“Thing” Poems  

A "Thing" poem is a form that involves a chosen object described in as many ways you can think of.


“Hand and Arrow”
      by Adam C.


Poem about “the hand”

It's got veins, it's dirty.
Knuckles like balls.
It can move, it has fingers and it has fingernails.
It has bones in it.
It has little lines and dots.
You can wear marriage rings on it.
The lines look like lightning.
Your hand can look like a spider.
The fingers can look like snakes crawling in the grass.
It can look like a pumpkin with a stem.
It can look like a starfish.
It can change different colors when you squeeze it.
It can look like sandbars when you squeeze the two together.
It can wear clothes and be Spuds McKenzie.
Blue veins like rivers with boats sailing down them.
Your hands can move with muscles.
You can make cookies with them.
You can tie strings around your fingers.
You can wash them.
You can grab cookies and things.
You can grab grass.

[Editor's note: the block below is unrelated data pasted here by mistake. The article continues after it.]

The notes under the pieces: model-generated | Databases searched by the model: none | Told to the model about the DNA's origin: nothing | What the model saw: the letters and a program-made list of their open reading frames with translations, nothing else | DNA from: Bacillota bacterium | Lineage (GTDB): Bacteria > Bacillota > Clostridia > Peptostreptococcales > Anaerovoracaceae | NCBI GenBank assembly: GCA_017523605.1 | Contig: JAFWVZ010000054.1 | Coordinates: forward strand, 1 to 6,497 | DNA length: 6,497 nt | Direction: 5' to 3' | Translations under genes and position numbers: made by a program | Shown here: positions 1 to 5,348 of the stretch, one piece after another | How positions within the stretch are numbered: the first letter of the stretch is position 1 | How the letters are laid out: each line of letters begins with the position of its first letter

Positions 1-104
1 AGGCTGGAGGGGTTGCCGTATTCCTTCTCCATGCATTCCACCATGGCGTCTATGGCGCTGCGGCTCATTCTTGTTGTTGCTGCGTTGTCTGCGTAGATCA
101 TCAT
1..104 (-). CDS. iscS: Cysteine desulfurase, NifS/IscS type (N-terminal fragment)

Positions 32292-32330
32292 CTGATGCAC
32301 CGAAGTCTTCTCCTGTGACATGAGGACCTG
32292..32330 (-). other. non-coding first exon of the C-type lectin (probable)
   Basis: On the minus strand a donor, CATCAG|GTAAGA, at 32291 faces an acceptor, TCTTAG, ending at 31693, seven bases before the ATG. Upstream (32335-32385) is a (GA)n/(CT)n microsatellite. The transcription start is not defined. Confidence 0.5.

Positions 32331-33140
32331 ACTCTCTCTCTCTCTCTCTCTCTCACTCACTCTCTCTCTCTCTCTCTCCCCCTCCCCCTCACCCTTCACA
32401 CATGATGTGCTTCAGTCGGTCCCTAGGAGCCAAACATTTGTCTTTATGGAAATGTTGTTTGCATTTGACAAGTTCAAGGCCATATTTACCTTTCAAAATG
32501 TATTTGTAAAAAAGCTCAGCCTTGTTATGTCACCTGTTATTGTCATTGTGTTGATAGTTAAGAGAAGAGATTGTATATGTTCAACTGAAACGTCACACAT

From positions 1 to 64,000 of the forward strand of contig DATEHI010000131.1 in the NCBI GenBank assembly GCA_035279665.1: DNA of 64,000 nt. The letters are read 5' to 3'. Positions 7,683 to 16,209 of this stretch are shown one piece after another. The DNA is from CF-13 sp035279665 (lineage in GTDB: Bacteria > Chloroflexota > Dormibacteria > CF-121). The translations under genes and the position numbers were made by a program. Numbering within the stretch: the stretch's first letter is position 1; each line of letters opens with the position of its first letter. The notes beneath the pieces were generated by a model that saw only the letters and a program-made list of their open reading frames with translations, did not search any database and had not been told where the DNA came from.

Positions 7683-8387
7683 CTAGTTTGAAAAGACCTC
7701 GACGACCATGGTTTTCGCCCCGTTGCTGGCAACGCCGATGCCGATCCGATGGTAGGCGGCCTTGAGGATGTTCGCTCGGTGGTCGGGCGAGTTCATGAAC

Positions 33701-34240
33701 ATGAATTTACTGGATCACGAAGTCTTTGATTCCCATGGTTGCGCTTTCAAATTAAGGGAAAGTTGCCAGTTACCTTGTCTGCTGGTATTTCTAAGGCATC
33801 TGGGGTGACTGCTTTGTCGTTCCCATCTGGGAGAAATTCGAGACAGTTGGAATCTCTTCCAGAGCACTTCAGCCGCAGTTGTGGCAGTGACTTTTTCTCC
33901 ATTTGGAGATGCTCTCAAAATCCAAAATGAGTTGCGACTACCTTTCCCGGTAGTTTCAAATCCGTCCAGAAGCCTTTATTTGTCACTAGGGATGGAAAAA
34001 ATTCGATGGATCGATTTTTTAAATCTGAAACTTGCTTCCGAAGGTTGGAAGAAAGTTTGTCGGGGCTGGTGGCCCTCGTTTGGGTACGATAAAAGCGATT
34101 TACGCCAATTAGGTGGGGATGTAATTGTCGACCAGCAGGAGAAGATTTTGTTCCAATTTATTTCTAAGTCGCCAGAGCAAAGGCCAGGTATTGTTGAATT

You can break things, like punching paper,
     styrofoam sticks, cups, cookies (in half).
You can clean fish.
You can break a pig, or a piggybank.
You can break a counter.
The hand has blood.
Purple veins like thunder.
Like rivers splitting up.
You can read.
You can rip things. Paper, cardboard, shirt material.
You can build houses, clocks, snowmen.
You can hold things—cups, snakes, toys, babies,
     the flag, pictures, calendars.
You can build doors, fences, windows, curtains.
You can chop trees.
You can feel things—paper, wood, a baby.
You can cut paper.
You can move clocks.
You can make puppy dogs.
You can pick up snow and throw it.
You can push heavy boxes.
You can comb your hair.
You can write.

          — First grad class, salmon, ID